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Usage Share for Windows 10 Drops Substantially

Category: Operating Systems
Posted: 04:01PM
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Just days ago, it was reported that Microsoft had successfully placed Windows 10 on 53 million machines around the globe. This number included upgrades from older versions of Windows, such as Windows 7 and 8, and also included fresh installs. Unfortunately for Microsoft, the usage share for Windows 10 has just drop substantially, according to newly released data from StatCounter. The data shows that the usage share of Windows 10, which was at 6.6 percent last Sunday, dropped to 5.8 percent on Monday and then down to 5.7 percent this last Wednesday. Additionally, StatCounter showcases that the week-over-week increase for Windows 10 fell to under 20 percent, and its absolute increase in user share fell under one percent, with both occurrences marking the first time that each has ever happened.

While it is common to see usage share fluctuate throughout the various days of the week, it is unusual to see such a decrease in usage share for a brand new and heavily marketed operating system, especially one that is being offered for free to certain users for a limited time.

Source: Computerworld



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get_saif on August 23, 2015 09:15

what can be causing this? apart from user change issues and known concerns.

cchalogamer on August 23, 2015 18:11
My guess would be people like a friend of mine that had some system crashing with 10, he just went back to 8.1 shifting market share around.
Guest comment
Guest_Guest_* on August 24, 2015 01:08
It's probably because of the games. Windows 10 doesn't support older games the way older versions of Windows do. You can't even run Quake. Granted it's an older game, but still very playable. And there's many games based upon Quake engines. Of course there's those who are concerned about privacy who don't understand how privacy on the system works. And there's been a lot of false information about that going about. Some of course would be compatibility issues. And some would be people who don't like the automatic updates which can use up metered limits fast.
ccokeman on August 24, 2015 01:16

You can turn auto updates off though can't you? 

bp9801 on August 24, 2015 01:29

You can turn auto updates off though can't you? 

 

You can turn off the automatic installation and have it go on just a restart that you can schedule, or defer new upgrades (Windows 10.1 or whatever MS calls it), but otherwise, that's it.

get_saif on August 24, 2015 06:58

 

You can turn auto updates off though can't you? 

 

You can turn off the automatic installation and have it go on just a restart that you can schedule, or defer new upgrades (Windows 10.1 or whatever MS calls it), but otherwise, that's it.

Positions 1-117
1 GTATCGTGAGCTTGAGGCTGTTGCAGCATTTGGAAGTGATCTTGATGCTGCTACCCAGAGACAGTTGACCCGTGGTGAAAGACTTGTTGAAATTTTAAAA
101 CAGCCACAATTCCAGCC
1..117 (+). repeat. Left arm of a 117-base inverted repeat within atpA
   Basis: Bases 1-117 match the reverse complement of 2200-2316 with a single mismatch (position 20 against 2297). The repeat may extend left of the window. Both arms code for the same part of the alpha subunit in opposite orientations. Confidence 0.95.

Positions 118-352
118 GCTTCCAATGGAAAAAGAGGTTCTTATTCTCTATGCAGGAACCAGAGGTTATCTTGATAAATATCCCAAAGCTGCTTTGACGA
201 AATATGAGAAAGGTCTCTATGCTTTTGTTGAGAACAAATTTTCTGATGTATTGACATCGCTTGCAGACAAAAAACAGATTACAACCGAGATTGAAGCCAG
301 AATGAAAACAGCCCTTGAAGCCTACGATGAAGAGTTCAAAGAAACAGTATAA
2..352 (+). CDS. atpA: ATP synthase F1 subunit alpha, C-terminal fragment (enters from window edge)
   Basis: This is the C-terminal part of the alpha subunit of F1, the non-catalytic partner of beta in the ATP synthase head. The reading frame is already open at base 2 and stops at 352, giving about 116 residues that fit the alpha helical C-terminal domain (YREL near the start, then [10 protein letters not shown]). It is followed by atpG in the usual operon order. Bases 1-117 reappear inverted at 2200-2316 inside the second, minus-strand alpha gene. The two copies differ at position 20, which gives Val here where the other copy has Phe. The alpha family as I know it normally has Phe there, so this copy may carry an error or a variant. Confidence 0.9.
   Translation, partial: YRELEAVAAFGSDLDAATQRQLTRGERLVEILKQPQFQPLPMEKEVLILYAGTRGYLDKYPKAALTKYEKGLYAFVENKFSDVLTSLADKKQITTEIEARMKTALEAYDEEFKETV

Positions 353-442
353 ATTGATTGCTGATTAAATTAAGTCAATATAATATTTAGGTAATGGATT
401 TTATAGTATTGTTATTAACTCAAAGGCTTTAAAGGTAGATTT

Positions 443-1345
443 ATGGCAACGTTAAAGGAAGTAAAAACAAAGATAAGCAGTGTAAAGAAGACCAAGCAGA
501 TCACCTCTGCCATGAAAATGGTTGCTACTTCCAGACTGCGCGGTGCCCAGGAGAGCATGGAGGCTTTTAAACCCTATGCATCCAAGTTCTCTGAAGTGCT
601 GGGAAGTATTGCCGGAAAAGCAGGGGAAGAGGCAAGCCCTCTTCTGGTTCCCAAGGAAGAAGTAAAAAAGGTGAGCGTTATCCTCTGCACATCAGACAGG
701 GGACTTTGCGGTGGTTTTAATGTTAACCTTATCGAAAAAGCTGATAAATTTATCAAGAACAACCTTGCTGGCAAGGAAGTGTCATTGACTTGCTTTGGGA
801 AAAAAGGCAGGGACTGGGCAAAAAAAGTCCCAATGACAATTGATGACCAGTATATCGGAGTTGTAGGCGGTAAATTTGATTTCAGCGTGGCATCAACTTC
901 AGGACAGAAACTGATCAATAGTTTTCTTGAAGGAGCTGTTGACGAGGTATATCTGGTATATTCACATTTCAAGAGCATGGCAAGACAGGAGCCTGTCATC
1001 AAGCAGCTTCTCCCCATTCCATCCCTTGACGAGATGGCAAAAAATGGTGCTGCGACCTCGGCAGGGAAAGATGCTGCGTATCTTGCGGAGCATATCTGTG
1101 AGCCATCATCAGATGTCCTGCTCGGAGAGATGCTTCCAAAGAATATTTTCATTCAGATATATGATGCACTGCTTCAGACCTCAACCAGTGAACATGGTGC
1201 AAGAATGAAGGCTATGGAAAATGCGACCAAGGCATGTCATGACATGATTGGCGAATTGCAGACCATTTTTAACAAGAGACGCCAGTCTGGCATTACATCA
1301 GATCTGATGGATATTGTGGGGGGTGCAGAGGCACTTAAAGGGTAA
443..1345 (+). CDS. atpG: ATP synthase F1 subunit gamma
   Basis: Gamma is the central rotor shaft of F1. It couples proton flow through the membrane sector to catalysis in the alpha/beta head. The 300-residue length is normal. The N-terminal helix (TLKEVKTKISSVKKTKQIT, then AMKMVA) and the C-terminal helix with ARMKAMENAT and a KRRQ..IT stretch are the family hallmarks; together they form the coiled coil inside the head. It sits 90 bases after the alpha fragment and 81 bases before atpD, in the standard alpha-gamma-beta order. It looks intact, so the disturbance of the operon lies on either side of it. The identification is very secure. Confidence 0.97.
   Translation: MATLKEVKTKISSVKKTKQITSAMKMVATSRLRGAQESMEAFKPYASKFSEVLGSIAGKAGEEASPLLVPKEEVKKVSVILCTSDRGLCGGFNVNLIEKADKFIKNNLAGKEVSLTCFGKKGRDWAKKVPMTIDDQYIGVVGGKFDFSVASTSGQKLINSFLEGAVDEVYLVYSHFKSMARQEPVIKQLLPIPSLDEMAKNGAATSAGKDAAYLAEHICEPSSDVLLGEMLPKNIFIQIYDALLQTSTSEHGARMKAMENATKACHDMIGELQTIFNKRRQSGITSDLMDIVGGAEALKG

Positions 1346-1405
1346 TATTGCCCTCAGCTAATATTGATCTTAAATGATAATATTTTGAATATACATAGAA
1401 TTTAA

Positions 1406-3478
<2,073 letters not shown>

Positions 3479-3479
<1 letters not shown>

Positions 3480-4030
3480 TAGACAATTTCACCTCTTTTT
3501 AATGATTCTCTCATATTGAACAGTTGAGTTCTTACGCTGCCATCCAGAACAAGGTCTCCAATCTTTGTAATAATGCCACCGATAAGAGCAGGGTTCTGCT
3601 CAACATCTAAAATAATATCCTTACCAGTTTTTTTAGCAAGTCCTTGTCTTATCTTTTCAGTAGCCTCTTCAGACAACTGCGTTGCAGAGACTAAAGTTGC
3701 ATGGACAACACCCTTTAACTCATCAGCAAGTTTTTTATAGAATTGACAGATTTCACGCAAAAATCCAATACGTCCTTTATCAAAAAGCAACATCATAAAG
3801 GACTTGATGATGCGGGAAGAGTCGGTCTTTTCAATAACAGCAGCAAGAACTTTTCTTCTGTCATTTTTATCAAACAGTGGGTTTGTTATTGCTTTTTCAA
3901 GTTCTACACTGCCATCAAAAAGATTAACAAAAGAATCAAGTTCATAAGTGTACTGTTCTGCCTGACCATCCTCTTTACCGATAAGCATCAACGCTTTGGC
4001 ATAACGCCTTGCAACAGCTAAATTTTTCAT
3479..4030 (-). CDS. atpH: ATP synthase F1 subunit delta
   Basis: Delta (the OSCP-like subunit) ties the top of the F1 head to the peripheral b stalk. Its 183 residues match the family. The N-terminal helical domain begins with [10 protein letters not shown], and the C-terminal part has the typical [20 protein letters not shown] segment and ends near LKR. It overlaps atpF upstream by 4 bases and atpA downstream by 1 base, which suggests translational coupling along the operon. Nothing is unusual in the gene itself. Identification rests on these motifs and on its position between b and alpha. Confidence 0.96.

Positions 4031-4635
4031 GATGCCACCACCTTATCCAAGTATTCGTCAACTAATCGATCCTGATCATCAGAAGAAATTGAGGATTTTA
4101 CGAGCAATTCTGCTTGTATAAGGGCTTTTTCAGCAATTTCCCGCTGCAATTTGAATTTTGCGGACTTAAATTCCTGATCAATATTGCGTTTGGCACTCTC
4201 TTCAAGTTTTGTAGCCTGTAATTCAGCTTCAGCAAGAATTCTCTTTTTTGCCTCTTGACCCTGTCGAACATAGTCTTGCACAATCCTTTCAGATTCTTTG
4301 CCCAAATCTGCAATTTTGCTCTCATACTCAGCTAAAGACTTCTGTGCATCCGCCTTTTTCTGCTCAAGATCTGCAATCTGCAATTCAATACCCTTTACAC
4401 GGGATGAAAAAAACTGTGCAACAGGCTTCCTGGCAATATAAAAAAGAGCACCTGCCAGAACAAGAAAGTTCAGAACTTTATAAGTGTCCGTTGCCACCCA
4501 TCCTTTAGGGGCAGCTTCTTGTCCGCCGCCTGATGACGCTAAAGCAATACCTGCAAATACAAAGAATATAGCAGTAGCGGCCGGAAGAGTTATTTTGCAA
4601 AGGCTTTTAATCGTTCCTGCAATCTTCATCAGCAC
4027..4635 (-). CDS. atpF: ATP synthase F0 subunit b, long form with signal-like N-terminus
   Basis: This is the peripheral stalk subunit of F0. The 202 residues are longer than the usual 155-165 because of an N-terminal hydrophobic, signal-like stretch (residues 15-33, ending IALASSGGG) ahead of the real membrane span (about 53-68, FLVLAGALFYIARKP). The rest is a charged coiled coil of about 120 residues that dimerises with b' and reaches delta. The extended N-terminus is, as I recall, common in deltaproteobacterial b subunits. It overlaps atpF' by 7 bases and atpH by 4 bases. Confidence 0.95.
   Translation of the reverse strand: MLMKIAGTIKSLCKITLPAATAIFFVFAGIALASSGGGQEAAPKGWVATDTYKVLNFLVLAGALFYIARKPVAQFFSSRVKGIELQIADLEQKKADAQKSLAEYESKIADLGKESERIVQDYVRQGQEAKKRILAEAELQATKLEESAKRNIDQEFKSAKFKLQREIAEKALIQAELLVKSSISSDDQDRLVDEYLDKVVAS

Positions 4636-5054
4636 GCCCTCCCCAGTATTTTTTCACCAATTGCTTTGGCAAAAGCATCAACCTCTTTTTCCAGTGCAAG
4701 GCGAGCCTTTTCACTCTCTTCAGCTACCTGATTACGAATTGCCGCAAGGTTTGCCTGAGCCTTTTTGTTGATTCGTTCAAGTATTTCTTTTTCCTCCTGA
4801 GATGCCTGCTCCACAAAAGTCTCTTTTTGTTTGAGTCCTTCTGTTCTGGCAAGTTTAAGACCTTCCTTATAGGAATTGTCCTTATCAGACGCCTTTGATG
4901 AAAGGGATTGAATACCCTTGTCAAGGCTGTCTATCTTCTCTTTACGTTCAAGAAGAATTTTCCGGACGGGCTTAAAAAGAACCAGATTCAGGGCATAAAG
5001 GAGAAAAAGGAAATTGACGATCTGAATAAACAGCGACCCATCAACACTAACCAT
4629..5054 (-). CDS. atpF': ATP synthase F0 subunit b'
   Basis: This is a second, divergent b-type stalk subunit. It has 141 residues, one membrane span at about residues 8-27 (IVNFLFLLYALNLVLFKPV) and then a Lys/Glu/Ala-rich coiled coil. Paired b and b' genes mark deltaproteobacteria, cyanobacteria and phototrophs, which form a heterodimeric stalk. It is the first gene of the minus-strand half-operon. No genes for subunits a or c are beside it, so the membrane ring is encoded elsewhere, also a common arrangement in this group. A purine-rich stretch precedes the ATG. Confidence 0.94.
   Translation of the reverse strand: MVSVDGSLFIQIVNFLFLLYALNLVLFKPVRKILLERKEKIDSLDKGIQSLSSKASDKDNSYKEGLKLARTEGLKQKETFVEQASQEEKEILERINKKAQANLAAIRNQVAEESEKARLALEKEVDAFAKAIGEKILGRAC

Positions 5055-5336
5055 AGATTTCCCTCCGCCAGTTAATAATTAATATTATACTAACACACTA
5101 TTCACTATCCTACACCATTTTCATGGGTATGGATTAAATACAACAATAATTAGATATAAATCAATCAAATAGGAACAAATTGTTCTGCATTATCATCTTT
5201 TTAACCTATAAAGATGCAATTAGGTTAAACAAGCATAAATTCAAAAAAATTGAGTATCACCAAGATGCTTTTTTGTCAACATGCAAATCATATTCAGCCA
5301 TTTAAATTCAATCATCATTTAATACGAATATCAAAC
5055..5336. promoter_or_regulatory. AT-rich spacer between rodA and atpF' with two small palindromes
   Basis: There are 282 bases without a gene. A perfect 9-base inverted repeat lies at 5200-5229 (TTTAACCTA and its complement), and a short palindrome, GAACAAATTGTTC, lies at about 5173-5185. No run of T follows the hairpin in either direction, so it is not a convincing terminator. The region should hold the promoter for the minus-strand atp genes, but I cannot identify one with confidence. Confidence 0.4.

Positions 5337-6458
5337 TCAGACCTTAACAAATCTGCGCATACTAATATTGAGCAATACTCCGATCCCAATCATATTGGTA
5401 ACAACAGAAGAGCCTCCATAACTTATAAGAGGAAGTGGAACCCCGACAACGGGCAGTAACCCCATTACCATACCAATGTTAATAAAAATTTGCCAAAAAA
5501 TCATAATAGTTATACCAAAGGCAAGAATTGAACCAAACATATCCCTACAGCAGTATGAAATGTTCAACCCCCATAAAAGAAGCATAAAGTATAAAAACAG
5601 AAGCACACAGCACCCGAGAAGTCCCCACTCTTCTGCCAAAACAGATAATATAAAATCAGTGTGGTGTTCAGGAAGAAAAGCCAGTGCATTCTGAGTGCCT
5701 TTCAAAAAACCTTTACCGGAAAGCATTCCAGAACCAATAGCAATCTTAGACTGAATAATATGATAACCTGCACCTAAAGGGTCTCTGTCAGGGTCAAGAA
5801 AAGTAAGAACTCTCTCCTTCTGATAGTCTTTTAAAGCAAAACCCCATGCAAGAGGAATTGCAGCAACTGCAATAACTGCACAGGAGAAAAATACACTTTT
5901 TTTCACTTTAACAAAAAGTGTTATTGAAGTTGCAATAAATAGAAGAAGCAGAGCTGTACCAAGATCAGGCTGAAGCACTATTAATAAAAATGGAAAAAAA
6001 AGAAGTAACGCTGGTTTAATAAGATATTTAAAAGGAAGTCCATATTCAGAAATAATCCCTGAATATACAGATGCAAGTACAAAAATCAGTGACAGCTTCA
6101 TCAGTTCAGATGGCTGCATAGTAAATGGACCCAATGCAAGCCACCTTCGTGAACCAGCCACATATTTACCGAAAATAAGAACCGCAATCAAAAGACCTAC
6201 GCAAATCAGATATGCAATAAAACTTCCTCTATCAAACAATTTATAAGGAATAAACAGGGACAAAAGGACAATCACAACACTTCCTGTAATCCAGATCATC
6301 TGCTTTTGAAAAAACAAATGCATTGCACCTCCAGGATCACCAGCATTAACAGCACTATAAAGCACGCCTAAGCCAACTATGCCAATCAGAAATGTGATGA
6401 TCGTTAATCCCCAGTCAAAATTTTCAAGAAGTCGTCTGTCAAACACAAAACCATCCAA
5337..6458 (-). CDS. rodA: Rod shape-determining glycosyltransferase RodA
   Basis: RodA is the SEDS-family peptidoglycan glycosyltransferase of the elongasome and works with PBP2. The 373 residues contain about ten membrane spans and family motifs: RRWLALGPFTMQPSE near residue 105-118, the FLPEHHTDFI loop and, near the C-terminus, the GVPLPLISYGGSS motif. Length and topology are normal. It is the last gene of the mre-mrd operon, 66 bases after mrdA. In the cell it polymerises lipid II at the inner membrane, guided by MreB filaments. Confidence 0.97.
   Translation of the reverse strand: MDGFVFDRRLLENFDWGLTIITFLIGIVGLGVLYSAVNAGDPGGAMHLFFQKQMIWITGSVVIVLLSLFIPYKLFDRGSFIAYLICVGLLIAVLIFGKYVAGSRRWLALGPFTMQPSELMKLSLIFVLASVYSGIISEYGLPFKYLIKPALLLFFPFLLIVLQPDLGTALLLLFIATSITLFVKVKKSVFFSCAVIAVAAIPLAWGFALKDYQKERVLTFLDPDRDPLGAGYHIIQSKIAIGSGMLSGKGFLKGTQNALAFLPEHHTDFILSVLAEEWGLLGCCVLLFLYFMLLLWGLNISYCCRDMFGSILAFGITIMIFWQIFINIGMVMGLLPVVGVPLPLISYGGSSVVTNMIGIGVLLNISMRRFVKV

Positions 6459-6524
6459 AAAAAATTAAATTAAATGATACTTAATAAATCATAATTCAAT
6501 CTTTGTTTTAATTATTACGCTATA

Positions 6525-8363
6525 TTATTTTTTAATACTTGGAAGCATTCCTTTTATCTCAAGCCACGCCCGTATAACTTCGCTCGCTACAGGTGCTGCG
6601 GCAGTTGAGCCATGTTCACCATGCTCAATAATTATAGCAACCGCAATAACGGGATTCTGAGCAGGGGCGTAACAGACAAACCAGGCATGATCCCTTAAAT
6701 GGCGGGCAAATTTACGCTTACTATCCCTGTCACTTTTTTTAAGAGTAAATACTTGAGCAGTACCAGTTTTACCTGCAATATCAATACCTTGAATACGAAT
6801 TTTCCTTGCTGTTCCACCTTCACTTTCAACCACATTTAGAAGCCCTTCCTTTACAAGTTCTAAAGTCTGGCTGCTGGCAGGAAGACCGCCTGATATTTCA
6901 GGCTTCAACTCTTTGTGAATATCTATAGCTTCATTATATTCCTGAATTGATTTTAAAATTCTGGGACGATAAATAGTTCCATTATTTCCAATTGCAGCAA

We did discuss on the other thread. 

Yes we have no option to switch of the automatic update! But we can trick it by using metered connection and there we be no automatic updates.

Braegnok on August 24, 2015 11:27

You can switch off or change Windows Update settings with Windows Registry Editor,.. if you want to completely disable Windows Update, you can do this by changing the Registry setting,.. if you set AUOptions to "1", Windows 10 will never check for updates. This is, of course, not recommended.

 

You can also change Windows Automatic Update with Local Group Policy Editor,.. by simply changing the Group Policy settings to Allow local admin to choose setting,.. the settings can be found at Computer Configuration -> Administrative Templates -> Windows Components -> Windows Update.  

 

[attachment=20569:ScreenHunter_07 Aug. 24 04.51.jpg][attachment=20570:ScreenHunter_08 Aug. 24 05.01.jpg]

wevsspot on August 24, 2015 14:55

I'm not surprised by the most recent trend.  The first wave of early adopters likely included enthusiasts eager to try the latest and greatest Operating System, and then the others who had it force fed to them via Windows Update and didn't know any better.  That second group falls into the category of "Apple" like users who blindly and almost automatically update whenever Apple pushes out a new version of their OS only to be sorely disappointed that there are bugs or incompatibility issues with their older hardware  :)   JK..... kind of......

 

As for W10 itself, I've installed the update and then a fresh install over the update (for proper activation purposes) on both my laptop and HTPC.  My laptop is 9 - 10 years old and the HTPC is a socket 775 machine.  So both are pretty antiquated at this point, and frankly W10 is running along fairly well.  The driver store was surprisingly robust considering the various hardware devices on both of those machines.  I haven't had any crashing issues and the installations were fairly painless albeit time consuming.

 

I'm almost ADHD over privacy issues, so the boxed default settings needed some heavy tweaking.  I'm still having issues with online streaming (Netflix and YouTube) using the Edge browser, IE11 and even the Neflix app available from the MS Store, otherwise everything else is usable.

 

I'm getting familiar with the layout and location of some commonly used apps, tools and navigation around the new OS, otherwise I don't see myself reverting to Windows 7 or 8.1 on either of those machines.  I don't game on either rig so that won't be part of the final equation / decision.  But as for doing everything I want both of those rigs to do, W10 is capable.

 

I'll go as far and say that I'm thinking I actually like the new OS  :)

 

At this point there are plenty of online tutorials and recommendations for dealing with certain aspects of the OS, and they have been invaluable in helping me customize the new OS to my liking.


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